Special Needs Trusts—sometimes known as a Supplemental Needs Trust—are legal documents designed to benefit those with a disability. While a Special Needs Trust is often a “stand alone” document, it could also be part of a person’s will or trust. Special Needs Trusts have been used for more than two decades, after being granted legal status by Congress in 1993. A person who has a mental or physical disability or those with a chronic illness, are allowed, under a Special Needs Trust, to have (held in trust for their benefit) unlimited assets. These assets are then not considered “countable” against qualification for specific government benefits. Subsidized housing, Medicaid, Supplemental Security Income and vocational rehab are just some of the benefits a person named in a Special Needs Trust could still remain eligible for. The idea behind the Special Needs Trust is to provide supplemental care above what government programs would provide.
Special Needs Trust Must Be Set Up as Irrevocable Trusts
Each Special Needs Trust becomes its own entity with its own EIN, issued by the IRS. The Special Needs Trust is not registered under the beneficiary’s or the grantor’s Social Security number. Special Needs Trusts must be set up as irrevocable trusts. The Special Needs Trust will include directions related to necessary amendments as well as provisions associated with termination of the Trust or dissolution when required. Those who want to ensure their special needs relative receives supplemental and extra care after their death will set up a properly drafted Special Needs Trust.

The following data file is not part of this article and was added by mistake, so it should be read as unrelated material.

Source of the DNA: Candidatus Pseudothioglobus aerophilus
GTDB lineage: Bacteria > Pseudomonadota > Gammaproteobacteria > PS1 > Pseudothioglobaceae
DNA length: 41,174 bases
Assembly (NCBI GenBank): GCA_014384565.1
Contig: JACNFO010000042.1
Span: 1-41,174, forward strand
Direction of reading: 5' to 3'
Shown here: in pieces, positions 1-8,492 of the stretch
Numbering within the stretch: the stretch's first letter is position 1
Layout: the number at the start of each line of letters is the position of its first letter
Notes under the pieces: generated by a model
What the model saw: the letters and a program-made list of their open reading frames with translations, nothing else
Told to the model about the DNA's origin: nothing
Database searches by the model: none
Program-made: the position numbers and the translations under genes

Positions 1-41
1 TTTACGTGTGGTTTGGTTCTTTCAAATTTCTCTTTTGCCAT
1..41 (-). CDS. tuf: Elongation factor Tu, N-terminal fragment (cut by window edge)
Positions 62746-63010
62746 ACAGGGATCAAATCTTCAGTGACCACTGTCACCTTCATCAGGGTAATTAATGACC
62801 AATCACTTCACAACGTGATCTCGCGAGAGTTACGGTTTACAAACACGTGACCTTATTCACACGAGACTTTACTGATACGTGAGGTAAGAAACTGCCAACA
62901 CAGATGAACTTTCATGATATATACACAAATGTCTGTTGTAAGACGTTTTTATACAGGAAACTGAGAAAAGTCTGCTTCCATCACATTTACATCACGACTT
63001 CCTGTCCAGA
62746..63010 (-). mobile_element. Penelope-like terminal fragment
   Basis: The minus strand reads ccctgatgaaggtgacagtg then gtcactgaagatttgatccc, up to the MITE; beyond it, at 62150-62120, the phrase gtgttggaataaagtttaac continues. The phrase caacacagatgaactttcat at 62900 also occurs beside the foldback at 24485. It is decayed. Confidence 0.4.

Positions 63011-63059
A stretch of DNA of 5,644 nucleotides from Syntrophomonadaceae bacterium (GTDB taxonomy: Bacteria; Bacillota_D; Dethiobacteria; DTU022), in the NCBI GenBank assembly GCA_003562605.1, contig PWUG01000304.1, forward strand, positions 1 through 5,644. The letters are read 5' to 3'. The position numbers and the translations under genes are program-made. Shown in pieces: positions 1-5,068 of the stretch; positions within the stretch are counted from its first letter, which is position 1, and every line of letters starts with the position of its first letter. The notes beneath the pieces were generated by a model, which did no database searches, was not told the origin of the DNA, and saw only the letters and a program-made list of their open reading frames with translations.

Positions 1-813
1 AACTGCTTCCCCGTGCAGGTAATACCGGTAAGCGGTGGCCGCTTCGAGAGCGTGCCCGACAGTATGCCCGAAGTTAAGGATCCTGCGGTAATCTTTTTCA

Sliding Scales for Special Needs Trusts
These Trusts are set up on a sliding scale, meaning that in the unlikely event the government provides a full 100 percent of the disabled person’s needs, the Trust will provide 0 percent. If no governmental benefits are available to the disabled person, the Trust will provide 100 percent. Most beneficiaries will fall somewhere in between on this scale. As an example, if a disabled beneficiary should fall into what is known as the Medicare “doughnut hole,” the Trust will cover that shortfall. While Medicaid does not allow Special Needs Trusts to be used for housing or food for the disabled person, there are “loopholes” involved in Medicaid rules. As an example, there are no restrictions associated with purchasing an accessible home for the disabled person, or on making an existing home accessible to the disabled person.
Why Create a Special Needs Trust?
Those who have a large amount of financial resources, may wonder why they should consider a Special Needs Trust for a disabled love one, when they are well able to provide for the special needs person long after their death. Many times, a family trust simply doesn’t address the specific needs of the disabled beneficiary or his or her future. Any money placed in a Special Needs Trust is considered a non-countable asset, allowing the beneficiary to qualify for programs and benefits available; these monies are not subject to creditors or seizure, meaning if the beneficiary were ever to be sued, money placed in the Special Needs Trust would not be subject to judgments.
It is important to remember that transferring assets for any purpose other than a Special Needs Trust is considered a transfer for the purpose of a benefit qualification and could be subject to a 36-60 month “look back” periods. This means the disabled beneficiary might not be eligible to receive benefits for up to five years following the date of the transfer. A Special Needs Trust can be established any time prior to the beneficiary’s 65th birthday. There are essentially three types of Special Needs Trust:
A first-party trust is used when the beneficiary’s own assets will be used to create the trust, say from an inheritance or court settlement;
A third-party trust is used when assets are provided by someone other than the beneficiary, such as a parent or grandparent, and
A pooled trust is established and administered by an organization, usually a nonprofit.
Special Needs Trusts require very specific legal wording, and, as such, should be prepared by a qualified Virginia estate attorney who can answer your questions and help you prepare a document which will most fully benefit your loved one.